As recent technology trends usher us into the many-core era, novel techniques are needed for high-performance applications to exploit massive local concurrency. To position software applications to run faster on machines with more cores requires substantial restructuring of software applications, middleware, and the operating system. Contemporary operating systems are not designed to run on hundreds or thousands of cores. New operating system mechanisms must be developed to handle scheduling, resource sharing, and communication in a many-core system. The solution must help the application developer create concurrent software and must be easy to use. Real-Time Innovations (RTI) and the University of North Carolina (UNC) Real-Time Systems Group are teaming together to create mechanisms for scheduling and communication for many-core systems that is scalable, high-performance, and adaptable. Our solution has three key innovations: a component architecture, a smart scheduler, and a high-throughput communication infrastructure. The component architecture will help developers to partition applications into concurrent components. The smart scheduler will assign components to clusters of cores to efficiently use the underlying processing capacity. Finally, the high-throughput communication infrastructure will optimize data transfer between components. Our solution will be implemented in Data Distribution Service (DDS) middleware to simplify application development.
Pavelsky T.M.,University of North Carolina
Hydrological Processes | Year: 2014
Remote estimation of river discharge from river width variations is an intriguing method for gauging rivers without conventional measurements. Entirely cloud-free imagery of an entire river reach is often rare, but partial coverage is more frequent. Discharge is estimated from spatially discontinuous imagery via construction of multiple width-discharge rating curves within a 62-km reach of the Tanana River, Alaska. The resulting discharge error is as low as 6.7% root mean squared error. Imagery covering <20% of the study reach can be used. © 2014 John Wiley & Sons, Ltd.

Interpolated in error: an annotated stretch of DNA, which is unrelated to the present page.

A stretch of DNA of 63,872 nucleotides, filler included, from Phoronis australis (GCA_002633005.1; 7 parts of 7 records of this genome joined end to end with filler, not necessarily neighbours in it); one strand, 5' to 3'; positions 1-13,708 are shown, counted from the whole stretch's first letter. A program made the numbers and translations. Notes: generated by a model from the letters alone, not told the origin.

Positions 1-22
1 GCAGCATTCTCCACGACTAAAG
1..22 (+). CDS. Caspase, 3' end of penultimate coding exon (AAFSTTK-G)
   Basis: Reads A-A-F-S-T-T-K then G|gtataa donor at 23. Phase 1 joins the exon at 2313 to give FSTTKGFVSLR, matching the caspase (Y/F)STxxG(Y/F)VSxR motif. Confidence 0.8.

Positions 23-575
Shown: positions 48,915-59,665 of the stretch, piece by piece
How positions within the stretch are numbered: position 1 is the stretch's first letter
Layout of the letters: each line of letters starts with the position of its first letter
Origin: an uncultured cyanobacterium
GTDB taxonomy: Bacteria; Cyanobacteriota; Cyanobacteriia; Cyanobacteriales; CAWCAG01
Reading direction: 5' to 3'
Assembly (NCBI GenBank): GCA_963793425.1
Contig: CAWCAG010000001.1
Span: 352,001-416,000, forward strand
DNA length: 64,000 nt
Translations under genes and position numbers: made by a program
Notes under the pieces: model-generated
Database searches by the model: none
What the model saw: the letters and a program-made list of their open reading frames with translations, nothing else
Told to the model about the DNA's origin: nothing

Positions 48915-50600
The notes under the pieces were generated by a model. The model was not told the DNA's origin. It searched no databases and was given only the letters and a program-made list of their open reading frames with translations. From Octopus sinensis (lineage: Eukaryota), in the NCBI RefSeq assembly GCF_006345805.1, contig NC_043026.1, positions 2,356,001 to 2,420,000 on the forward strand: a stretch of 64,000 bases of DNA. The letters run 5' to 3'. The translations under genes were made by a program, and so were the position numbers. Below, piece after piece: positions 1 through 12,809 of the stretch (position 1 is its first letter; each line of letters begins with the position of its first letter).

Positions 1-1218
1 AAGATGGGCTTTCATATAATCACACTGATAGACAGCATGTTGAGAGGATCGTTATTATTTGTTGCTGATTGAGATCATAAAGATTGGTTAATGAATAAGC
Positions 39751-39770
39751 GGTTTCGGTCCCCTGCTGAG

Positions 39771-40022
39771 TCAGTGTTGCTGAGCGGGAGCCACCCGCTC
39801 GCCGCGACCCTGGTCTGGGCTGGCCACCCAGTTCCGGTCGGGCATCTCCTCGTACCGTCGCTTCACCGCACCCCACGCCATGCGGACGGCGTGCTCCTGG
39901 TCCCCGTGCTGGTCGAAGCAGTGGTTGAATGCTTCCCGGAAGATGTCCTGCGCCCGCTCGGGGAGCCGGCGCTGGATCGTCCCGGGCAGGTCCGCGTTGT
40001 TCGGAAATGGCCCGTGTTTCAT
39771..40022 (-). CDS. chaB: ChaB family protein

Fisher J.A.,University of North Carolina
Sociology of Health and Illness | Year: 2015
The first stage of testing new pharmaceuticals in humans is referred to as a phase I clinical trial. The purpose of these studies is to test the safety of the drugs and to establish appropriate doses that can later be given to patients. Most of these studies are conducted under controlled, in-patient conditions using healthy volunteers who are paid for their participation. To explore healthy volunteers' experiences in clinical trials, an ethnographic study was conducted at six in-patient phase I clinics in the USA. In addition to the observation of clinic activities (from informed consent procedures to dosing to blood draws), 268 semi-structured interviews were conducted, 33 with clinic staff and 235 with healthy volunteers. Drawing on this dataset, this article explores healthy volunteers' exchange of contemporary legends about phase I clinical trials. In addition to potentially scaring the listener and communicating distrust in the medical community, these incredible stories help participants cope with perceived stigma and establish a gradient of risk of trial participation, creating potential boundaries to their participation in medical research. The article argues that contemporary legends play a productive role in society, shaping how people view themselves and others and influencing their decisions about risky activities. © 2015 Foundation for the Sociology of Health & Illness/John Wiley & Sons Ltd.
Agency: Department of Defense | Branch: Army | Program: STTR | Phase: Phase II | Award Amount: 500.00K | Year: 2015
Clinical monitoring of mental health status has not evolved much from the routine meeting between patient and clinician, which suffers from a lack of quantification, irregular and anecdotal reporting, and does not necessarily include input from family. This is unfortunate given current technology, in which people routinely volunteer to track their own health related behavior, such as exercise and sleep, via smartphone. This same technology could be used by clinicians to improve the timeliness, accuracy, and quality of care, in part by leveraging input from family, as well as patients. To address this opportunity, we propose SupportTeam, a mobile application that collects, analyzes, and monitors the input about the status and behavior of patients suffering from PTSD/TBI. SupportTeam is novel because it includes input from family, as well as patients, and uses statistical techniques to help personalize, analyze, and focus treatment. Data and results will be securely transmitted and stored, for processing and subsequent clinical review. In addition to building SupportTeam, we will conduct an experimental trial to measure its impact on providers, patients, and families in the context of cognitive behavioral therapy for veterans with PTSD.